Structures of SARS-CoV-2 ligands PYMOL session files
One of the best drug targets among coronaviruses is the main protease (Mpro), this enzyme is essential for processing the polyproteins that are translated from the viral RNA and the recognition sequence at most sites is Leu-Gln↓(Ser,Ala,Gly) and since no human enzymes have similar specificity inhibitors should be very specific. Mpro is a papain-like protease cysteine protease
I've previously described the fragment hits from a fragment screen against crystals of the main protease (MPro) of SARS-CoV-2, the virus that causes COVID-19. Full details of the screening effort are described here https://www.diamond.ac.uk/covid-19/for-scientists/Main-protease-structure-and-XChem/Downloads.html
I've downloaded all the structures that were screened, both those that bind and those where no binding was observed and put them into a single file, also added inChiKey, SMILES, PubChem ID, PDB ID of ligand if known and a range of other identifiers from different databases, the file is available here http://cambridgemedchemconsulting.com/news/files/Archive.zip.
Whilst that is probably sufficient for those looking at cheminformatics driven approaches to designing new molecules anyone wanting to undertake structure based design would need to download all the structures and then overlay them to visualise on their desktop. Fortunately Manish Sud of MayaChemTools has done the hard work and generated a series of PYMOL session files that allow you explore the enzyme crystal structure and the screening data interactively.
PYMOL is an open source molecular visualisation application, you can download it here https://pymol.org/2/ or install using conda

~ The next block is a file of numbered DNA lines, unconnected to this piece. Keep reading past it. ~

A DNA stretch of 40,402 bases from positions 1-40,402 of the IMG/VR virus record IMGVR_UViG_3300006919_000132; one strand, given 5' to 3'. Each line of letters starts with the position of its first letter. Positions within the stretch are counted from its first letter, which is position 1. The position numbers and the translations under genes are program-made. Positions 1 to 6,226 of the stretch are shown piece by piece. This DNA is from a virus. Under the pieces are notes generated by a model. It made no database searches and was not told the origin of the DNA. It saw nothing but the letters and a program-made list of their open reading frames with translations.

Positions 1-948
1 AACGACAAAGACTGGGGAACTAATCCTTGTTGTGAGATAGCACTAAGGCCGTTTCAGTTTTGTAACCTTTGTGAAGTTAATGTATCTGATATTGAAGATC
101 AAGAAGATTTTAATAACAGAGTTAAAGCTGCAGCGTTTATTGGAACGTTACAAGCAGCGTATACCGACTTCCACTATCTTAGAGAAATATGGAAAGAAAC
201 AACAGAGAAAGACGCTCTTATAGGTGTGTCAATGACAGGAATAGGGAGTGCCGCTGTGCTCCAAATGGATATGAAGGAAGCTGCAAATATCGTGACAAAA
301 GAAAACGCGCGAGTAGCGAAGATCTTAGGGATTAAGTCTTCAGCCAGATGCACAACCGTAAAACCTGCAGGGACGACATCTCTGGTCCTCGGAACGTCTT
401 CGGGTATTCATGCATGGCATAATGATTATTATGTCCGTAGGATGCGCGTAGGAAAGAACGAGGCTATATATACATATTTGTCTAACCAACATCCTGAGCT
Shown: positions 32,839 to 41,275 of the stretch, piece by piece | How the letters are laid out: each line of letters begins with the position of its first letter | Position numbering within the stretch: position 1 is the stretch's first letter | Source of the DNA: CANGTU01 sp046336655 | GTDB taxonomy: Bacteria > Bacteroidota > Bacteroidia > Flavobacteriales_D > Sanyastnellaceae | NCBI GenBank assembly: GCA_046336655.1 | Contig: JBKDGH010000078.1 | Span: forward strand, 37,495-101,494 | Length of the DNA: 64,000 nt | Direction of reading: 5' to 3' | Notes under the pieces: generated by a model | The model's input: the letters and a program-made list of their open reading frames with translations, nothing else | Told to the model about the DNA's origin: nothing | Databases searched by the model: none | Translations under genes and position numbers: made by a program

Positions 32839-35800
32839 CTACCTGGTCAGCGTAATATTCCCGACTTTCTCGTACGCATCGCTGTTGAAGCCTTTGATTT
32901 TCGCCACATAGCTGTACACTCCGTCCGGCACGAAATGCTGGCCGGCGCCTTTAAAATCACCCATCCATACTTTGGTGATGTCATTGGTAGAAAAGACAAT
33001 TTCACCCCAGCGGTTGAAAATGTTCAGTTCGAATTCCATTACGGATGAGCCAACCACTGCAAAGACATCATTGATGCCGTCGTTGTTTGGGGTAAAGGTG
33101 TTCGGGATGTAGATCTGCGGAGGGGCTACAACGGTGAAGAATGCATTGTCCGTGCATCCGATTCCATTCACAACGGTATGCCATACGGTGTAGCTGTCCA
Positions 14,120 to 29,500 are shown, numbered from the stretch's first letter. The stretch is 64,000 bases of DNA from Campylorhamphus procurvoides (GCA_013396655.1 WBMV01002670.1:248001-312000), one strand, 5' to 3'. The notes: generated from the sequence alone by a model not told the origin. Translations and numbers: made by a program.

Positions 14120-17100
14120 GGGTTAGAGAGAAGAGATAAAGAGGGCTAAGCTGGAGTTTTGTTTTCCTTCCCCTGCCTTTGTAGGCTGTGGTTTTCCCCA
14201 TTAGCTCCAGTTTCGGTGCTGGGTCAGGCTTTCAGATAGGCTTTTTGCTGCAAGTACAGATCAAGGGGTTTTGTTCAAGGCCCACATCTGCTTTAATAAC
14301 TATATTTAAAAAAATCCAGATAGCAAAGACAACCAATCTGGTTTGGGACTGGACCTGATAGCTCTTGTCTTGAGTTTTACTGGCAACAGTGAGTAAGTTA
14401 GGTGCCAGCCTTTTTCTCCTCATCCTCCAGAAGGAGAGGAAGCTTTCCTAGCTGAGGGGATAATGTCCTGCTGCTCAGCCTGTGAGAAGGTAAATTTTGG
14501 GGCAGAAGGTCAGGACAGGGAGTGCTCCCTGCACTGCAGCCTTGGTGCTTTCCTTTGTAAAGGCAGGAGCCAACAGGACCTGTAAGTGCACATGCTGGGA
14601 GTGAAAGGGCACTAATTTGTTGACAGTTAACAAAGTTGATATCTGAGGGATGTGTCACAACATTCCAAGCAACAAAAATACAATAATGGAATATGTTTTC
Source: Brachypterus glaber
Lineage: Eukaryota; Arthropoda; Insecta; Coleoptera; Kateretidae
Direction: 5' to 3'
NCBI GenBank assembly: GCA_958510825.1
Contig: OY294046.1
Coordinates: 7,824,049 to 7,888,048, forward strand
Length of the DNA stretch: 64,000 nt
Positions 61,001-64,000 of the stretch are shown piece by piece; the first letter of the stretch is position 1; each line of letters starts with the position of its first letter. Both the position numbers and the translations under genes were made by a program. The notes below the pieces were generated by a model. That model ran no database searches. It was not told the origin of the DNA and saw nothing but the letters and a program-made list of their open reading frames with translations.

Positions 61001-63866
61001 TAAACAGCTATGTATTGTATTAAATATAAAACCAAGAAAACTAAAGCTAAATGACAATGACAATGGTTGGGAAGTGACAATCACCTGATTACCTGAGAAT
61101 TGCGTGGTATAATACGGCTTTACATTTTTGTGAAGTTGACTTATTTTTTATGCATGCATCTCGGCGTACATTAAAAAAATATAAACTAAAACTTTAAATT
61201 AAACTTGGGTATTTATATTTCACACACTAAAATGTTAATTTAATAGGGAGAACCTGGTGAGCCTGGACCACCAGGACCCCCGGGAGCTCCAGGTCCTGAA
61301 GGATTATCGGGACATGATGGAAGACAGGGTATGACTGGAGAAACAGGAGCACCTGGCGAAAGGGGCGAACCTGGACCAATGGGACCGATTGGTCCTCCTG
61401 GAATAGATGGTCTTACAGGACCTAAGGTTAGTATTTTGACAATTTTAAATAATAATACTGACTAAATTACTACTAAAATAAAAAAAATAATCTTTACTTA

conda install -c schrodinger pymol
If you have not used it before there is a tutorial here
The PyMOL session files are setup to facilitate the analysis of protein ligand interactions in the binding pocket, to view the files select "Open" from the file menu bar, some of the larger files make take a little while to load.
X-ray crystal structures and electron densities
The PYMOL session files (zipped) can be downloaded here
Structures for non-covalent ligands
The structures of the non-covalent ligands are here.
If you are not familiar with fragment-based screening there is an introduction here including some examples of fragment growing.
It is likely that fragments will only have very modest affinity and that to completely suppress the enzyme it will require very high affinity ligands with good pharmacokinetics to achieve 100% occupancy for 24 hours per day. For this reason molecules that irreversibly bind to the enzyme might be an attractive alternative option.
Structures for covalent ligands are here
The session file containing the covalent ligands are here
This is a large file so Manish has divided it.
Whilst much of drug discovery deals with non-covalent, reversible interactions with the target protein there are also a class of therapeutic agents that bind covalently to the target protein, these are described on this page. To mitigate the risk of off-target toxicity you will need to maximise the selectivity for the target enzyme. Glutathione conjugation can be used as a surrogate for off-target reactivity.
Getting designs made
Once you have designed a novel ligand have a look at Design a Compound, We Will Make It
Designs will be prioritized by factors, such as ease of synthesis, and toxicity modeling, then synthesized by Enamine and tested by groups around the world. PostEra will be running machine learning algorithms in the background to triage suggestions and generate synthesis plans to enable a rapid turnaround. You will be informed of the progress of the molecules through the main stages (validation, synthesis and testing).